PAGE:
RailTex

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Not to be confused with the Railtex International Exhibition in Birmingham, UK

RailTex was a transportation holding company that specialized in owning and operating short line railroads across North America.

Based in San Antonio, Texas, the public company was a leader in making unprofitable lines shed by Class I railroads into viable transportation routes.

The company was sold on February 4, 2000 and merged into RailAmerica.

History[edit]

Railtex was founded in 1977 by Bruce Flohr a business that leased rail cars. Flohr had invested $50,000 of his own money and had investor help for another $50,000 from investors. Flohr had started as a Southern Pacific train-crew brakeman in 1965 and rose to superintendent of Southern Pacific's San Antonio Division until he became deputy administrator of the Federal Railroad Administration in 1975.

Seeking to broaden the revenue base he purchased the San Diego and Imperial Valley Railroad. Operating the railroad the company quickly developed a formula for a series of successful takeover the short line railroad including:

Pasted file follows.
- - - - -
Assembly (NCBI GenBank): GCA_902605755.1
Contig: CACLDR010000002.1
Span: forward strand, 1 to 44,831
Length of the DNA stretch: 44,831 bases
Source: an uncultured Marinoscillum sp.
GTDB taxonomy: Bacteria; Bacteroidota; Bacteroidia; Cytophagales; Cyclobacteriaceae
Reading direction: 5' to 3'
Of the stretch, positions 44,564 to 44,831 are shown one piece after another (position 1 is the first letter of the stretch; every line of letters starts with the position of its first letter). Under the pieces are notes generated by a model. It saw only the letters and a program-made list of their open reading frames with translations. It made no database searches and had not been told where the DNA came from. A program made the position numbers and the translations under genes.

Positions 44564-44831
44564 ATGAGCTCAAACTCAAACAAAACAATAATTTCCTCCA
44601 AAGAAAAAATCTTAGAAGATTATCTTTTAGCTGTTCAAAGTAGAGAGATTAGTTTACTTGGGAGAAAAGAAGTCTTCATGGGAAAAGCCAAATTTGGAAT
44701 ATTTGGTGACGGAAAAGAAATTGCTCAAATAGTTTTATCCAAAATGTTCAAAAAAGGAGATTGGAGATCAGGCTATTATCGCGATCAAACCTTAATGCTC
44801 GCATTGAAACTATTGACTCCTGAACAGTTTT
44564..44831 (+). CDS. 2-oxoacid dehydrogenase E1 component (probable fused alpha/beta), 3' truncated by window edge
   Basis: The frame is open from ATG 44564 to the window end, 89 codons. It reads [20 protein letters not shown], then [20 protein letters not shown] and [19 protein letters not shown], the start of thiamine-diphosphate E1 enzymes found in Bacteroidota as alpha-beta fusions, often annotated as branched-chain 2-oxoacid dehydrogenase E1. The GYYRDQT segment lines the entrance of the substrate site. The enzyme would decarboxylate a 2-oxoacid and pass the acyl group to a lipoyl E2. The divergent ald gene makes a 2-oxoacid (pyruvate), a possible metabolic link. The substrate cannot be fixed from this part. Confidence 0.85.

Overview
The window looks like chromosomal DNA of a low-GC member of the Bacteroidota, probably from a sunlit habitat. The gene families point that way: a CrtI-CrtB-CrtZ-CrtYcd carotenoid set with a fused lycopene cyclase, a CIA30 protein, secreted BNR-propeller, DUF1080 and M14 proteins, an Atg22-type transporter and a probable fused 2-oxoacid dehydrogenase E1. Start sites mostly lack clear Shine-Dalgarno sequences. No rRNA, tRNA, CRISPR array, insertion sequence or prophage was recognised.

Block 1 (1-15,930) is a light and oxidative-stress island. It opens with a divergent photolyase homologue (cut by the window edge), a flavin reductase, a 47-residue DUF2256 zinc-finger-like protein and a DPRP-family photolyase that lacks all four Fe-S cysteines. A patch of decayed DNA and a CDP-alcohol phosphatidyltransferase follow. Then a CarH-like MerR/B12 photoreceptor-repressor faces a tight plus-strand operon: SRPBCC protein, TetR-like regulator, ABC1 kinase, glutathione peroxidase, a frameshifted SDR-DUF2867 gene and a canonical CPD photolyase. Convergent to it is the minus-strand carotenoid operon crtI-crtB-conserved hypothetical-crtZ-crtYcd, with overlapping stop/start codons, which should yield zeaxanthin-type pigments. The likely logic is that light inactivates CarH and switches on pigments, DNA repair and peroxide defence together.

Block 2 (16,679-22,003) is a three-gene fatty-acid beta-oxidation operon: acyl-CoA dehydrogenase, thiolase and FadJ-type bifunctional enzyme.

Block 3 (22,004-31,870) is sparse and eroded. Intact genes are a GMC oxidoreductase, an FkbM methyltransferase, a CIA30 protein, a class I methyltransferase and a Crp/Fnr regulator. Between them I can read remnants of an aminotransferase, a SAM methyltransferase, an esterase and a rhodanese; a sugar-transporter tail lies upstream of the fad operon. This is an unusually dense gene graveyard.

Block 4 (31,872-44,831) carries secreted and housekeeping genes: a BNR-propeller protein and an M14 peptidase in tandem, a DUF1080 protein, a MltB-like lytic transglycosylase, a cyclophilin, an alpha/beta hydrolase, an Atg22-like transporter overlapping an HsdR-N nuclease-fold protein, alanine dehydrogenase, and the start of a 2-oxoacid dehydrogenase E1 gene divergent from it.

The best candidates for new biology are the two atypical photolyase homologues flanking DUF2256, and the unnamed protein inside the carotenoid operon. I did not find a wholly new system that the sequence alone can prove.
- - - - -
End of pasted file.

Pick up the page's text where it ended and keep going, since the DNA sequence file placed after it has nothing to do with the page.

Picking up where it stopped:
• Taking over only railroads where he could operate on a non-union basis - Railtex trains operated with two employees paid $10 to $15 an hour while union trains operated with three to four paid an average of $25 an hour. Railtex employees were called transportation specialists or "transpecs,"
  • Deploying three marketing managers rather than the usual one for the line and then marketing to businesses five to 10 miles from the track as opposed to the usual next the track customers
  • Purchasing older locomotives which could be acquired for a fraction of new locomotives.

In 1986 it acquired its second Austin and Northwestern Railroad.

In 1989 it sold its rail car business to Chrysler.

The company went public in 1993 trading on NASDAQ under the sign RTEX.

At the time of its acquisition by RailAmerica it had 26 railroads over approximately 4,100 route miles in the southeastern, midwestern and New England regions of the United States, as well as Eastern Canada and Mexico. The acquisition was valued at $325 million. [1]

References[edit]